Back in May I visited a few of the sites where Andy Warren had studied azure blues back in the early 2000's. At several sites, mostly in northeastern Oregon, he found what later was designated as the new species, Asher's Blue (Celastrina asheri). On my visit this past May, I had found an apparently small population of Asher's Blue along the Metolius River, but didn't find any asheri at historical sites in the Ochoco Mountains (in May) or on the Clackamas River (early June). Considering the unusual spring weather this year, I didn't make any conclusions about whether asheri still exists at those two sites.
My curiosity about Asher's Blues in Oregon was not quenched by those site visits in May and early June, so I decided to visit another one of Andy's asheri sites as part of my big eastern Oregon trek in late June 2022. Andy had seen Asher's Blues along Rock Creek in the Elkhorn Mountains near Baker City on June 21, 2001. Almost 21 years to the day after his visit there, I would go up to see what I could see.
I had followed in Andy's footsteps many times trying to find butterfly species where he had already found them. Along the way, there were many dusty, poorly-maintained roads, and my trusty Subaru Forester navigated them all with relative ease, albeit with a few flat tires along the way. So as I headed north from Baker City, I was expecting that a run-of-the-mill forest road would take me up to Rock Creek Canyon.
Once I got off the paved rural roads north of Baker City, the road was a well-maintained, smooth gravel road, and I continued to assume a quick trip up the canyon. My plan was to find a campsite first, and then continue up the next day to the part of the canyon where Andy had found the asheri. That well-maintained gravel road did not last long-- the road suddenly changed from smooth and well graded, to rocky, rough and gnarly. Not what I was expecting!
I didn't know if this was just a rough stretch of an otherwise good road, or the beginning of a long, rough ride, but it seemed like it would be passable with my Forester. I often had to slow to a creeping crawl as I navigated large rocks, washouts, gullies and general roadbed mayhem. I didn't know how far up I'd have to go to find a suitable campsite, and I was slightly apprehensive about the condition of the road, knowing that the only spare tire I had was one of those "baby tires" that is only meant to get you across town to a tire shop--on paved roads. My tires were only a year old and they were the same type that I'd been driving on forest roads for years without trouble. But if I got a flat up here, would that baby tire get me out?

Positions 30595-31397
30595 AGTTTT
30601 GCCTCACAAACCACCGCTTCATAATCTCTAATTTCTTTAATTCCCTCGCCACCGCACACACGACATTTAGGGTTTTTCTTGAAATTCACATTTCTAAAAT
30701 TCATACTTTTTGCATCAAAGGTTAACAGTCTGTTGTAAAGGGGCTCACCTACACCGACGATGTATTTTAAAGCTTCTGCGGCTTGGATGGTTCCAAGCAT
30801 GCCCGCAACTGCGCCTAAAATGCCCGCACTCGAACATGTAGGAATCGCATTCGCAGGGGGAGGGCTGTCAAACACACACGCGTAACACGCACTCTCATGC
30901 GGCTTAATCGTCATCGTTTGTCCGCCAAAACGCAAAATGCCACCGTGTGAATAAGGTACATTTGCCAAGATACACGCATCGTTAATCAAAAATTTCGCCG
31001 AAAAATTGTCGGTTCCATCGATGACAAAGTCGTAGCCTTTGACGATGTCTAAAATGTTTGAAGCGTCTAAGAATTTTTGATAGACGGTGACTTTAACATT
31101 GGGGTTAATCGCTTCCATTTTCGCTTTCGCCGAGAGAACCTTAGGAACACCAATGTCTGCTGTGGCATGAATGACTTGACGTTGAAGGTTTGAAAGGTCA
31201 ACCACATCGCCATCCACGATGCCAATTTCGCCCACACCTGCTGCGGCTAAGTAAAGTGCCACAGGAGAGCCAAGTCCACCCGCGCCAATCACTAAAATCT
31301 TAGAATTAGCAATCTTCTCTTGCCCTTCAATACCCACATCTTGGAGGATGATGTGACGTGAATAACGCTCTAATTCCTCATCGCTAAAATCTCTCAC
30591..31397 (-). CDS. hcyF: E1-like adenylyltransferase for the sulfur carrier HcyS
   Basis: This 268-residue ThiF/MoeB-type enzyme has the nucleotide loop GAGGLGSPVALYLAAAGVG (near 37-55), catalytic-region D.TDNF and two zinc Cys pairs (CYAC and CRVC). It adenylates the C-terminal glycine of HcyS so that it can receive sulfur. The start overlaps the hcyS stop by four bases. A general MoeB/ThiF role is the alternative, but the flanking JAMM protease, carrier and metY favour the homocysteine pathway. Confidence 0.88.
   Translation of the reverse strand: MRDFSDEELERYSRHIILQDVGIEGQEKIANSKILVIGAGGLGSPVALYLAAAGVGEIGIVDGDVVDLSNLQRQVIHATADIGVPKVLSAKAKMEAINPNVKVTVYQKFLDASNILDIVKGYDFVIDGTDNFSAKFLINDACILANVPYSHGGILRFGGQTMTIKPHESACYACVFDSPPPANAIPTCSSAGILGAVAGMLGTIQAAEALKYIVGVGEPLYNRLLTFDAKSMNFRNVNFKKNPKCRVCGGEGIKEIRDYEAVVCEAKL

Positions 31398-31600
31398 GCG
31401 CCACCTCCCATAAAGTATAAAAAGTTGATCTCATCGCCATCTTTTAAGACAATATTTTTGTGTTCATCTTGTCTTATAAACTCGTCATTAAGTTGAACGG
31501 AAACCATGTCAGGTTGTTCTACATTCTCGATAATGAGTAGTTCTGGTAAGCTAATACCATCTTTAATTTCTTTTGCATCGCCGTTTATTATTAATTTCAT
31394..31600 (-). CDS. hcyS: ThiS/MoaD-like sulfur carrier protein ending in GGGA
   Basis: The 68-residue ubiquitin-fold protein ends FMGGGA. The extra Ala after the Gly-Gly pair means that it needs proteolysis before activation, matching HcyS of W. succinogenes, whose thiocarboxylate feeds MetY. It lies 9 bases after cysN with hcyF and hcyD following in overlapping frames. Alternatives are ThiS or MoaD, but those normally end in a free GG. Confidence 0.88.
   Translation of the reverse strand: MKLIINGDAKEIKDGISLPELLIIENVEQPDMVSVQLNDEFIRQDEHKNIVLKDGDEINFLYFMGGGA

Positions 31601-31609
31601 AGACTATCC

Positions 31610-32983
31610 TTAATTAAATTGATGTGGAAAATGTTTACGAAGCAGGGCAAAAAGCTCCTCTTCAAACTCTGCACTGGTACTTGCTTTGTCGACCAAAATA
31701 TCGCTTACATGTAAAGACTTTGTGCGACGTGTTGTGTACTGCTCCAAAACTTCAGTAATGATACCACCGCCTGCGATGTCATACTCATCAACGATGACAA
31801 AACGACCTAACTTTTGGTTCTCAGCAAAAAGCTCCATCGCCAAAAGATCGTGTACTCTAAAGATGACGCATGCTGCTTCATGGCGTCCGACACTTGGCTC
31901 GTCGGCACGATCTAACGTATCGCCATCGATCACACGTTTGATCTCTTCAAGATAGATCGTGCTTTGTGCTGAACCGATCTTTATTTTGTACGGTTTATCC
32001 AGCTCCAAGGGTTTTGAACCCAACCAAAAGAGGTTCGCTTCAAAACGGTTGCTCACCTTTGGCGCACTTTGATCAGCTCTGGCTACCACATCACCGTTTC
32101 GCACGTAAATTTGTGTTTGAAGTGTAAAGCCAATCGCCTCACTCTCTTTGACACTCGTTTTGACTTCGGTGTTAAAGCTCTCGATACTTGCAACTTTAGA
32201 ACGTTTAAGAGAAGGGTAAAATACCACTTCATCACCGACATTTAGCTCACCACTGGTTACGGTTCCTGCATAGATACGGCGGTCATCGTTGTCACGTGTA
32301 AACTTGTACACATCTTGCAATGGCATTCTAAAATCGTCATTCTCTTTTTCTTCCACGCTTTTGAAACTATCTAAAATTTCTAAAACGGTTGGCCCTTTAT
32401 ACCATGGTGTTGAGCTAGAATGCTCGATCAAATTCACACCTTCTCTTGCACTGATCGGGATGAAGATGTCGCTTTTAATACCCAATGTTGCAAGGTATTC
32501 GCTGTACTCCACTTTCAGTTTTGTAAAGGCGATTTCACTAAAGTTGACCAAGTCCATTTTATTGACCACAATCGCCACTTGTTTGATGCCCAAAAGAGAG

It was getting late in the afternoon and the sun was getting lower in the western sky when I came to a wide spot in the road with a patch of sun. I saw a couple butterflies flying there, so I pulled over for a stretch stop. One was some kind of comma, and the other appeared to be a hairstreak, which created a little adrenalin surge. In this habitat which hairstreak might that be?
I saw it fly again, and luckily it landed on the moist roadbed not far from me. A Thicket Hairstreak (Callophrys spinetorum)! I hadn't seen one in years! I went back to the car for my camera, but by the time I got back with it in hand, the Thicket was gone. The comma turned out to be a Green Comma (Polygonia faunus), fresh and dark.
I dearly coveted a better photo of a fresh Thicket Hairstreak for my website, so this near miss was both disappointing and hope-inspiring. Surely I wouldn't see another Thicket here, after not seeing any for a few years... would I?
A couple miles further up the road, I was relieved to see a Toyota Rav 4 coming down the road. That told me that the road would be passable for me and my Forester, at least to wherever they had been, which was likely a trailhead I'd seen on the map a bit further up than where I was headed. That was the only other passenger car I saw on that rocky beast of a road.
I was happy to find a very nice hunter's campsite down a side road before long, only a couple miles from the asheri site. So far so good! I set up my tent and "kitchen," heated up a delicious bowl of soup that I had made at home ahead of time and settled in for the evening.
That night, at about 3 am, I was awakened by an odd sound--a sound I didn't recall having heard in the woods before. It was a scritchy-scratchy sound and it seemed almost as though it was coming from my own head, or perhaps from my pillow. In my barely awakened state, my clearest thought was "what the heck?" It was louder when I laid my head back down on my pillow, so maybe that the sound was coming from under me--something was tunneling under my tent! I didn't want some dang critter to chew a hole in my tent, so I slapped the floor of the tent several times where the sound seemed to be coming from. Keep moving you little digger!